Oscar Contenders Need to Help Theater Owners

·3-min read

Every year, the Oscar race is about questions: Who will be nominated, who will win? This year, there’s an added one: What’s the future of moviegoing?

COVID has changed everything big and small— including awards eligibility, meaning a theatrical window was not necessary to qualify for awards. As cinemas closed in 2020, many studios’ opted for simultaneous streaming/theatrical releases. Others decided to bypass theatrical completely.

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Was this an emergency measure or an act of panic?

Naysayers are predicting that moviegoing will fade away completely. They’re wrong, of course. But everyone — including all Oscar contenders — need to pitch in to avoid the worst.

Tom Rothman, chairman of Sony Pictures Motion Picture Group, is a 35-year industry vet and one of the smartest guys in town.

At this year’s theater-owners gathering CinemaCon, “I made the point that theatrical movies make a cultural impact and that’s what makes long-term value,” Rothman tells Variety. “Cultural impact creates [intellectual property]. There is no ‘Wandavision’ without the ‘Avengers’ movies; there’s no ‘Mandalorian’ without ‘Star Wars.’ You create enduring cultural impact with theatrical films.”

Rothman cites four big summer hits that outperformed expectations: “Shang-Chi and the Legend of the Gold Rings,” “A Quiet Place Part II,” “F9: the Fast Saga” and “Free Guy.” It’s no coincidence that all had exclusive theatrical windows. Since summer, other big-screen exclusives did extremely well, like Sony’s “Venom: Let There Be Carnage.”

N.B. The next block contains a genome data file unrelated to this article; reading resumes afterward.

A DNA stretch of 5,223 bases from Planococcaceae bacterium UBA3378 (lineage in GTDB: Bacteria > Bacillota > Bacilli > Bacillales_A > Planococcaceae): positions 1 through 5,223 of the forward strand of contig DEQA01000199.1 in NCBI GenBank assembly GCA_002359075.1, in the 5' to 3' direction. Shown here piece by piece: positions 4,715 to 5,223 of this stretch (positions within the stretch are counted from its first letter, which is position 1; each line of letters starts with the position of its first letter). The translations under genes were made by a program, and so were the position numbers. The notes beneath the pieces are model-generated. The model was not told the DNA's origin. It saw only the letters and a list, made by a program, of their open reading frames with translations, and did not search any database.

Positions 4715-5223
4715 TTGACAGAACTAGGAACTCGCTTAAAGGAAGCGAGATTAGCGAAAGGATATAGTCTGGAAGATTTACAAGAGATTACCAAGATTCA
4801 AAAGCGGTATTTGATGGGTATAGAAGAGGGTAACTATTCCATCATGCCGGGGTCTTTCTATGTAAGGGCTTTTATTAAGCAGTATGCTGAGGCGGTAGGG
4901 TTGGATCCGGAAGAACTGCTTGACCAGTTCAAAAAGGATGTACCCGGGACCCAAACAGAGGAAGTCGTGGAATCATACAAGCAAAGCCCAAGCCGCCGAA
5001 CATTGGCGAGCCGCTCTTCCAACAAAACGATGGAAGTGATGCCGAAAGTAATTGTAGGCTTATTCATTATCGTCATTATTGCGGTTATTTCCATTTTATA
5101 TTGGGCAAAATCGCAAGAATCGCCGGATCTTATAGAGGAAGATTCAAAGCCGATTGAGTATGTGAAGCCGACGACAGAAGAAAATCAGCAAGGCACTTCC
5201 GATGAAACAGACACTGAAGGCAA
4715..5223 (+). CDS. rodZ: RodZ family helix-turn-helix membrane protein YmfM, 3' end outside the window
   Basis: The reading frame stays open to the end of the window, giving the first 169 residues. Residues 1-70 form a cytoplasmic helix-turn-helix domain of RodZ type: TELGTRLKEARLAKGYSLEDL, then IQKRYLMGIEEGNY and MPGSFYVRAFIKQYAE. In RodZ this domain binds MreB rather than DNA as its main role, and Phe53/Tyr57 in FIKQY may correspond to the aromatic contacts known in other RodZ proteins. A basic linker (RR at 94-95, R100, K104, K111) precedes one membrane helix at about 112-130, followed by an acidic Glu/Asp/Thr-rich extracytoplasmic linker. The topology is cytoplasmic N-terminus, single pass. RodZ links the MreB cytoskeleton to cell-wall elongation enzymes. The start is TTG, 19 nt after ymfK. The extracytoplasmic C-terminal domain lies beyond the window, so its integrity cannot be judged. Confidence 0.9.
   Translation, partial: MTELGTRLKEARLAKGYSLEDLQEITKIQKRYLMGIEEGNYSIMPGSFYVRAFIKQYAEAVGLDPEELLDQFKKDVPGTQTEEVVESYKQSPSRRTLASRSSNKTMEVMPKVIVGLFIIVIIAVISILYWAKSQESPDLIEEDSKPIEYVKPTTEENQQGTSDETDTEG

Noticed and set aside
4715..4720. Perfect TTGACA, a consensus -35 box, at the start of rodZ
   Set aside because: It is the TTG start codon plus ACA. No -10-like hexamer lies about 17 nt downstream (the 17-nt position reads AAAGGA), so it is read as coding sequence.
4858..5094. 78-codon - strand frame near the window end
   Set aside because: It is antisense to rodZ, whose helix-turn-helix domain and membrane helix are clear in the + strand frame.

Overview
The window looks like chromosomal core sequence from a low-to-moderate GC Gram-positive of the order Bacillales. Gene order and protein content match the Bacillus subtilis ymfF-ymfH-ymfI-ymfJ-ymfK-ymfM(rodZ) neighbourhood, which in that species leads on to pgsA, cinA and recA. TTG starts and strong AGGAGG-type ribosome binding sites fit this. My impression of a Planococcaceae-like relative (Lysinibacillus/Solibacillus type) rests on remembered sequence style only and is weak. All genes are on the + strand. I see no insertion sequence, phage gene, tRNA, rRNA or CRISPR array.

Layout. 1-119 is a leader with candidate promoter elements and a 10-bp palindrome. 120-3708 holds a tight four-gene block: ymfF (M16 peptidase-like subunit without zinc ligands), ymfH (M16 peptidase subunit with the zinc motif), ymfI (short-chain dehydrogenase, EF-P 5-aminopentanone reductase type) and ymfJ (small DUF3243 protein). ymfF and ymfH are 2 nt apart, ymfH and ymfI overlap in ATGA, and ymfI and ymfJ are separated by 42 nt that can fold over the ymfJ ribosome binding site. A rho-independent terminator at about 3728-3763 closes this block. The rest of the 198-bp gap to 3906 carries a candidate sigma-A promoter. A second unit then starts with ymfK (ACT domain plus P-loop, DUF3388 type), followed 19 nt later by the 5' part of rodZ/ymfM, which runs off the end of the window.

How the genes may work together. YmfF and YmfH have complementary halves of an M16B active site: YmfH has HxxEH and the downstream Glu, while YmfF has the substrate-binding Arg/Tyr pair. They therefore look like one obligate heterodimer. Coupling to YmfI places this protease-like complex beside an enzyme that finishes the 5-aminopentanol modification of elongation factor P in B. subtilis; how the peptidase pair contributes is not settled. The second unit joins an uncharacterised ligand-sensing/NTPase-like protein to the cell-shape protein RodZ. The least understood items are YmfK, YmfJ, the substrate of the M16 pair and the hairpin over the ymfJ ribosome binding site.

Rothman explains, “You want the experience of going to a theater, to get out of the house; second, you want to see that particular film. If that’s available at home on the same day, you’ve removed half the reason for moviegoing.

“There is no economic model to make a profit with day-and-date releases. Taking these multimillion-dollar investments and loss-leading them to your streaming service — it’s a good Wall Street strategy, it’s not an IP-creation strategy.”

What does this have to do with Oscars? Everything.

The Academy of Motion Picture Arts & Sciences was started in 1927, partly to offset the negative image of Hollywood scandals, and partly to encourage moviegoing. The latter goal is more urgent than ever.

Yet at the April 2021 Oscarcast, nobody even mentioned moviegoing until Frances McDormand, in the last few minutes of the show, raised the issue. The show had no film clips, so there was little to encourage home viewers to see this year’s nominees, much less to revive their moviegoing habits.

This awards season, Oscar hopefuls need to stay on message, not only that their film is worth seeing, but that moviegoing is fun and rewarding. The messaging is not just during the 2022 Oscar ceremony, but in the buildup, as contenders give interviews, partake in Q&As, appear at film festivals, et al. In a post-COVID era, exhibs need a boost more than ever.

When the pandemic hit, most distributors turned to their streaming companies, shrugging that it was the only possible choice. Of course it wasn’t. Rothman has explained why big-screen viewing makes sense in terms of money — and Sony Pictures Corp. showed that a big-screen release strategy makes sense in terms of Oscars.

Last year, most majors premiered their films on streaming. SPC was one of the few that resisted, staying loyal to theater owners and facing much online skepticism. SPC wound up with six Oscar nominations, including two key wins for “The Father.” The company will follow that process for Pedro Almodóvar’s “Parallel Mothers,” as will big Sony with film such as the Denzel Washington-directed “A Journal for Jordan,” starring Michael B. Jordan and Chanté Adams.

There’s still life in parts of the old business model. There are still dollars and Oscars in big-screen exclusives.

So please support this strategy. The job you save may be your own.

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